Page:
I am an artist, writer and podcast show runner. My work is devoted to fat liberation, the work of extending autonomy to people visibly fat, as I am, and fatter still, as I am not. Fat disabled people. Fat people who require mobility devices or who are chronically ill. Fat people indigenous to this land before it was violently colonized. Fat people who seek asylum, who risk being caged to escape the horrors of empire. Fat people who simply cannot afford the subway and use it in fear. Fat sex workers. Fatness uniquely maps across race, class, and geography, and fat people know all too well what it means to be treated as surplus. Fat liberation is the liberation of all.
Since moving to Toronto in 2008, I have found peace in its community pools, one of the last places people of vastly different sizes can enjoy together. Christie Pits at the height of a heat wave, where the neighbourhood would join in on a game of competitive cannonball. I remember one person, much larger than me, who would announce the corner of the pool they intended to splash, like a champion snooker player, before leaping off the diving board and making good on their promise. Or Sunnyside on a boiling afternoon in August, when it is enough to simply enter the water and not move at all, a soft fold of kelp.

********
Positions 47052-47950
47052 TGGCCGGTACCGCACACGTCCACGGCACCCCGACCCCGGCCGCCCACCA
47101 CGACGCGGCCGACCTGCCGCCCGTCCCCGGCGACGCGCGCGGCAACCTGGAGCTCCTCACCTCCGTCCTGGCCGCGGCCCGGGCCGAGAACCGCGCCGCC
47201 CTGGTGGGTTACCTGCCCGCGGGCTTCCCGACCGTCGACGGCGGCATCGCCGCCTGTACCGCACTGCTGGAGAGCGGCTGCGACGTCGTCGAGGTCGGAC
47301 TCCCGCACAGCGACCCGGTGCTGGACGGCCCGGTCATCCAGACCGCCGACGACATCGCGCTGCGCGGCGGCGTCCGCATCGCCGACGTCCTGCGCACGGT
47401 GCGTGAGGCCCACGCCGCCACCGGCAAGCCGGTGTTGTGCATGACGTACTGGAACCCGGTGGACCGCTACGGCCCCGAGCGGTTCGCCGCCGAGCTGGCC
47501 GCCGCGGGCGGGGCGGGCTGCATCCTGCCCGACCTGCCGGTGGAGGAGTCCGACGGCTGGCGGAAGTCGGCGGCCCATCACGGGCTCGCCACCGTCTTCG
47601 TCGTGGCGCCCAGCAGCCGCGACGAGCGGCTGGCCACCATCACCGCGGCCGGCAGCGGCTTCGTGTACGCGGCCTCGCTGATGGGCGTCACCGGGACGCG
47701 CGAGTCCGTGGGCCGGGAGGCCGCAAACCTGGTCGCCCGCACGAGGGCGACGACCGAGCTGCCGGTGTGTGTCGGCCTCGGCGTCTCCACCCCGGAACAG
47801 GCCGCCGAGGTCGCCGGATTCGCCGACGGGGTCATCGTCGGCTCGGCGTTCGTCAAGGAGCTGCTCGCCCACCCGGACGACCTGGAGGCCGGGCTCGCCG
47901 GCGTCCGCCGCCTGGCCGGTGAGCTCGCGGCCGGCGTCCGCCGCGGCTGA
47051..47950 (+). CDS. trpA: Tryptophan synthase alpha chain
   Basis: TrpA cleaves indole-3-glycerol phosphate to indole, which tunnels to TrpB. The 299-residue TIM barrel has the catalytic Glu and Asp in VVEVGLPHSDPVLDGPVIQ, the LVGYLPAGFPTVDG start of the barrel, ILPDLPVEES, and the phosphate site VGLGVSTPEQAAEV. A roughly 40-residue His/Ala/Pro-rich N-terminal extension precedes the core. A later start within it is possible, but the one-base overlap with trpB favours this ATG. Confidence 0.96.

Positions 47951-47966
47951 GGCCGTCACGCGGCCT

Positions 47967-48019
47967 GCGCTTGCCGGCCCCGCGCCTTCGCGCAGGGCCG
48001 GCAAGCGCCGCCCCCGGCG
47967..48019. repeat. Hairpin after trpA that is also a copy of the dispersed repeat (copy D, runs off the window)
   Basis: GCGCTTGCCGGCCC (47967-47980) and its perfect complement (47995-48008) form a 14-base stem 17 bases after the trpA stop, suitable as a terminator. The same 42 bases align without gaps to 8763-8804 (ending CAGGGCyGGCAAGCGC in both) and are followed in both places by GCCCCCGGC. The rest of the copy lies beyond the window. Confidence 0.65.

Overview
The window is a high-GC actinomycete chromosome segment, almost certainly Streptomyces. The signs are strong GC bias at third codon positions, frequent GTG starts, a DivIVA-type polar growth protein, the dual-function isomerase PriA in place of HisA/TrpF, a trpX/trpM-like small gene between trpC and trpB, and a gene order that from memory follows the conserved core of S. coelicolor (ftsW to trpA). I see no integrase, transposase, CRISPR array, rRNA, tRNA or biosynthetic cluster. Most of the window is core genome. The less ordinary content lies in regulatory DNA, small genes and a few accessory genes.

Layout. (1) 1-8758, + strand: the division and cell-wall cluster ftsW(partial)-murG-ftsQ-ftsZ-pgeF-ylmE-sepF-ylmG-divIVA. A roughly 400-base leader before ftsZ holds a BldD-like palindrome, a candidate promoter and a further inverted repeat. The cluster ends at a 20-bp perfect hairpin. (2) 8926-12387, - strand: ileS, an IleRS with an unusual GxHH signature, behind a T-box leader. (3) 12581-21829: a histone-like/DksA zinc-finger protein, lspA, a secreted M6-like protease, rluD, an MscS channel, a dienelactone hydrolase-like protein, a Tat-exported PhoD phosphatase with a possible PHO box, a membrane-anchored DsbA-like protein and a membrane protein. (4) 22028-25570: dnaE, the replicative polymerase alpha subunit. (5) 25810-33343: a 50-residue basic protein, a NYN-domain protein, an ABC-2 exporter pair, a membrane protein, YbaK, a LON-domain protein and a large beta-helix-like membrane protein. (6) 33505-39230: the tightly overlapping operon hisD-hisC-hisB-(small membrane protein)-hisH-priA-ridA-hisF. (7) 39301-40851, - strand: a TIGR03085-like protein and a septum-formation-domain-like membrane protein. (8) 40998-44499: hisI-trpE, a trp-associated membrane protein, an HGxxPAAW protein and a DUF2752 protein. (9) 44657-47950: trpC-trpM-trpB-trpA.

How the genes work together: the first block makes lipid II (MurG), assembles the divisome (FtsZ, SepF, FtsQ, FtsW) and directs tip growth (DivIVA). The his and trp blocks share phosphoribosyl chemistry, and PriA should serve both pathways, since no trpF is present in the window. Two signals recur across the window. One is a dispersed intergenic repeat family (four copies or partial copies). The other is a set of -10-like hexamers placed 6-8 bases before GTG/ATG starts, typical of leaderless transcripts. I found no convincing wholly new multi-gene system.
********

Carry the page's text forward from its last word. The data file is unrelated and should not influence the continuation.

Community pools are not without flaws; who can make use of them is largely limited to the abled and those who live close by.
Floating is how I forget what our city is—ruled by austerity and real estate speculators—and imagine what it could be. It is here I see a glimpse of something elusive, a world of uninhibited movement, that is to say, access.
To be fat in Toronto is to intimately know the limits of access. How it is denied, policed, jealously guarded in the name of revenue protection.
But access is urgent to the cultivation of cultural memory. A way of giving people a fixed point in time, a past, so that they may have a future. What might true access look like for fat people?
If fat liberation is liberation for all, and I believe it is, then access demands coalition building and accountability. It requires us to prioritize the most vulnerable—sex workers, refugees, trans women, the elderly—to reimagine new ways of accessing all that Toronto is. Imagine abolishing public transit fares altogether or proliferating safe injection sites.
I am not alone in the work I do, there are activists, writers, others who defy description working to make the city a better place for fat people. But we are spread across the GTA and in isolation our efforts are lost to time. Perhaps that’s where we begin, collectively—carving out a community archive of our own so that the peace I describe isn’t a faint outline of a rapidly disappearing Toronto, but an organizing principle of a city to come, something we might even take for granted.
Anshuman is a fat artist, writer and podcast producer. His work is exclusively focused on fat liberation. He’s a multiple National Magazine Award finalist and was recently shortlisted for the Knickerbocker Award for Best Video Games Journalism for the essay, “How Video Games Demonize Fat People” (The Outline). Previously, he was the host and show runner of Vanguard by Shopify Studios, a podcast about how marginalized communities make money today. His non-fiction debut, Hello Pig: Notes for a Fat Future is forthcoming on Strange Light.